Dominant Culture Privilege

You know, it’s very easy to sit back and judge. It’s probably the easiest thing in the world to do. Even easier to sit and judge from your own perspective, your own context, and not give time to a different perspective.

We are all guilty of this. Including me. And, regrettably, I continue to be despite my best efforts to be a better and less judgemental, more open, person.

For all of my youthful years I celebrated Australia Day on 26 January. I am, and always have been, in principle, a proud Australian. I am not always proud of my countrymen’s behaviour, choices and attitudes, but I love Australia and the potential it offers for an amazing life.

At some point though, in my celebration of Australia Day, I hit a point of realisation, as I became better educated, that that particular day was a day that marks a period of time that Australians today should not be proud of. For our first people, our Indigenous brothers and sisters, it marks a horrific turning point in their collective history.

The start of a genocide, not just of people, but of language, culture, beliefs, tribal systems and hierarchies, their entire way of life and way of knowing was attacked. Today, we still see the impact of this, and statistics validate the argument that there is a significant gap between the success rates in education of the dominant culture to the indigenous culture.

The Stolen Generations, as one example only, is not something restricted to the past. The forcible and government mandated removal of children from their biological parent is something that occurred during my lifetime. The effects of this still impact an entire generation of people.

And so, I stopped celebrating. I stopped attending barbeques, stopped listening to the hottest hundred, stopped participating in Invasion Day. At the time, most people didn’t get it. Today, more and more people are starting to express the same sentiment.

I don’t mind being different when I am standing in my truth.

In Australia, we pride ourselves on the ideal of inclusivity. I don’t believe that we are. I think we are deluding ourselves. We may once have been, but even this is highly doubtful to me. Inclusivity exists only for the dominant culture.

As a child of migrant parents, one German, in the seventies and eighties, at school, post WWII, I remember being bullied for being a “kraut” and kids would chant “Sieg Heil” at me.

What dicks.

But, as a child, I was told I was different; there was no inclusivity here. And, I only knew Australia. I was born here. This was my home. As an adult who chose blonde hair, I had other adults inform me that I could not possibly understand racism; I belonged to the dominant, blonde haired, Australian culture.

As a high school teacher with interesting ideals, pedagogy and methodology, I have always felt marginalised. I have never quite belonged because I have never embraced the status quo; it didn’t work for me. So, I found teaching not very inclusive too.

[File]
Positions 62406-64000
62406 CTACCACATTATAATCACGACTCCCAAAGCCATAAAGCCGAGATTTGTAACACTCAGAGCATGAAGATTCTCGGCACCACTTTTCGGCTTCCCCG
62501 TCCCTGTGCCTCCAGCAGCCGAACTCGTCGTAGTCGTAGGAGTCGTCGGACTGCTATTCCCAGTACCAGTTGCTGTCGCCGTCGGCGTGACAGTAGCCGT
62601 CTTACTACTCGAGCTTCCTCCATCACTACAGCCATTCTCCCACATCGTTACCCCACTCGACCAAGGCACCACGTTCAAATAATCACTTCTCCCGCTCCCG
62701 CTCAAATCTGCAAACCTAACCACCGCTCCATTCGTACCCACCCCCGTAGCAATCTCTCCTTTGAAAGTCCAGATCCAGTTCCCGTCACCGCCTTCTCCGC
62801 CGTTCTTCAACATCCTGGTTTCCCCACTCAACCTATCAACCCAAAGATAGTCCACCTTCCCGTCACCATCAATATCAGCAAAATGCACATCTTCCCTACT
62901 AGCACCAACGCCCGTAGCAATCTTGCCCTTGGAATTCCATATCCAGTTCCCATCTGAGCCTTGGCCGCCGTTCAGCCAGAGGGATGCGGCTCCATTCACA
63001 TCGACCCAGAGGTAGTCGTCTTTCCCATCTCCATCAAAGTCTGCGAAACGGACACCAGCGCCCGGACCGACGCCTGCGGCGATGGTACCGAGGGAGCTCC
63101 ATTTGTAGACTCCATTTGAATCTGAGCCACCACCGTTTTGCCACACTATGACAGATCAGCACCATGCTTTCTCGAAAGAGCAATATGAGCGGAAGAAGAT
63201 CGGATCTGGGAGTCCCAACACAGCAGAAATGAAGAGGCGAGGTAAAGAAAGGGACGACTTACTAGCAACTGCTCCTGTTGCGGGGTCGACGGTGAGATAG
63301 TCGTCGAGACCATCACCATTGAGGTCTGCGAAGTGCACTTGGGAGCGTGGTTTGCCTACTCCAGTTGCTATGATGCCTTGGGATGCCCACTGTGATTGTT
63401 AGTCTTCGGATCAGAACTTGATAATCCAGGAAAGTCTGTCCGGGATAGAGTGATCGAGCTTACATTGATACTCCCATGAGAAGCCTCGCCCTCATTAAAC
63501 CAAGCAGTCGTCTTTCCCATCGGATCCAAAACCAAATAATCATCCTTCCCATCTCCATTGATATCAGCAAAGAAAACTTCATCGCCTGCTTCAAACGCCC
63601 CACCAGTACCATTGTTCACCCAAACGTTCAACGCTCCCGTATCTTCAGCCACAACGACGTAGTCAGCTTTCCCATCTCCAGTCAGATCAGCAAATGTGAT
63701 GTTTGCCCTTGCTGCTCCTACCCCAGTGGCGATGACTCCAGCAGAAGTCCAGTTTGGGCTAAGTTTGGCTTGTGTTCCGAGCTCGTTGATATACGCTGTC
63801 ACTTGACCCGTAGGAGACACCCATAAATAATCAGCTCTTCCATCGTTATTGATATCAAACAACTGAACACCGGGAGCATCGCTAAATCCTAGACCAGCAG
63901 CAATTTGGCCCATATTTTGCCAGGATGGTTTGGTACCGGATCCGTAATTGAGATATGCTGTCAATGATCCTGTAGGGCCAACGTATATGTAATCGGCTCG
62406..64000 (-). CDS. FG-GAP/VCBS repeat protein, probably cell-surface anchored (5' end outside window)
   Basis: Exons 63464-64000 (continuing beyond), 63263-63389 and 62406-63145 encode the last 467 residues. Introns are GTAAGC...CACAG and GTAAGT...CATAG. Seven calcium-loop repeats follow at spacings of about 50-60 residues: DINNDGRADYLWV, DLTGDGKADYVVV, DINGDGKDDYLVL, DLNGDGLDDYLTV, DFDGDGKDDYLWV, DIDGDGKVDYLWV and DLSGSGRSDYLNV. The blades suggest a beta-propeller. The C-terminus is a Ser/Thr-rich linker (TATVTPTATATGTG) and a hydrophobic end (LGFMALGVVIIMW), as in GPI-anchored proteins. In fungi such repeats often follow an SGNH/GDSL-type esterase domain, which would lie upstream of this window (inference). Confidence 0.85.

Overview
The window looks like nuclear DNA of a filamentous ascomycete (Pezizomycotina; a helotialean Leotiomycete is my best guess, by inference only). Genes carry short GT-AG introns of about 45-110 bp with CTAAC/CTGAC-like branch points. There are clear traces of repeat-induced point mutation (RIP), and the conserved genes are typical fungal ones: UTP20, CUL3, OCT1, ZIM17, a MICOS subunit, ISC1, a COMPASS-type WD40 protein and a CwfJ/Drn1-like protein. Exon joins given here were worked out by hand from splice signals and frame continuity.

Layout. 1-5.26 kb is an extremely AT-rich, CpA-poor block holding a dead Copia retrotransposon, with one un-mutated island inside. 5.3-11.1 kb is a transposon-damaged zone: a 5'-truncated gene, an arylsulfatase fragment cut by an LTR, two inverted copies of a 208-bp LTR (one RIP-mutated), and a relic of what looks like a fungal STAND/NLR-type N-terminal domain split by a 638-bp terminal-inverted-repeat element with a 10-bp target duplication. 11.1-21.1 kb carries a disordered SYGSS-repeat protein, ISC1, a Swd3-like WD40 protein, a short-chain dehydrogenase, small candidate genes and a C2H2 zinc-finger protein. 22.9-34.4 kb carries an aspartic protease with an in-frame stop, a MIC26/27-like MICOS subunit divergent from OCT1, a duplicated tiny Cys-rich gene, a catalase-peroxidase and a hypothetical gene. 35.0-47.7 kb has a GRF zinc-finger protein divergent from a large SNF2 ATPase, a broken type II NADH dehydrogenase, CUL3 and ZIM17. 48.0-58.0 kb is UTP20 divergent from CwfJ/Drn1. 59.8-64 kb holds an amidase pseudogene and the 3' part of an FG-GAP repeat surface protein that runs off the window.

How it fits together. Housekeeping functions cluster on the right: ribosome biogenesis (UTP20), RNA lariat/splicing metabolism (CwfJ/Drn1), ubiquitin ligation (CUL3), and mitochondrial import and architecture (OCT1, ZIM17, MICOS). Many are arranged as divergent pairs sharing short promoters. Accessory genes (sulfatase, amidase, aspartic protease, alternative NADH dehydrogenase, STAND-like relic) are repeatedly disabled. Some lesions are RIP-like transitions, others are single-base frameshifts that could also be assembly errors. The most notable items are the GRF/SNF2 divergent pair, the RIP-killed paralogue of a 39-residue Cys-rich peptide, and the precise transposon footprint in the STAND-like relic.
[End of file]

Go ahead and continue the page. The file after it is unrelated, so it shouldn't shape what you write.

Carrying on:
What I have learned from all of this, plus more, is that until we have walked in the shoes of another, or made serious attempts to empathise with the perspective of another, we are engaging in dominant culture privilege.

Just because the majority may think it, doesn’t make it right or true or inclusive. It doesn’t mean we shouldn’t change or revise or grow. When one person does not feel included, we cannot argue that we are an inclusive democracy.

Do I even need to connect marriage equality to this argument. No question mark. Seriously, Australia, wake up. Dominant culture privilege.

And, the rights of people with disability. I know a child with Autism who is being deliberately bullied at a local Catholic high school by a mob of his peers, to the extent that he is expressing extreme anxiety and suicidal tendencies, whilst the school continues to argue that they can’t do anything about it. Dominant culture privilege.

We are so ego based that we fail to focus on what is in the collective best interests. We don’t want to ‘lose’ that which is sacred to us, but we are happy to deprive others of the same.

Time to evolve, to ascend, to be better because we know better.

Stan Grant 

Attached is a link to a video featuring Stan Grant. Stan is a successful indigenous Australian and he speaks very passionately about The Australian Dream. 

Having just come home from New Zealand and seeing how much Maori culture is embedded everywhere throughout New Zealand, Australia’s reluctance to extend the same generosity to our Indigenous brothers and sisters hurts my heart. 

I choose not to celebrate Australia Day each year but I am a proud Australian and I do love my homeland. I just think we have a long way to go before we should celebrate, I guess. Not a popular view I know, but one that I hold dear. When ALL Australians are offered equality and opportunity irrespective of race, gender and age, then we should celebrate. 

We are not there yet. In my opinion. 

Anyway, watch Stan and listen to what he has to say. I shed a few tears. 

Stan Grant The Australian Dream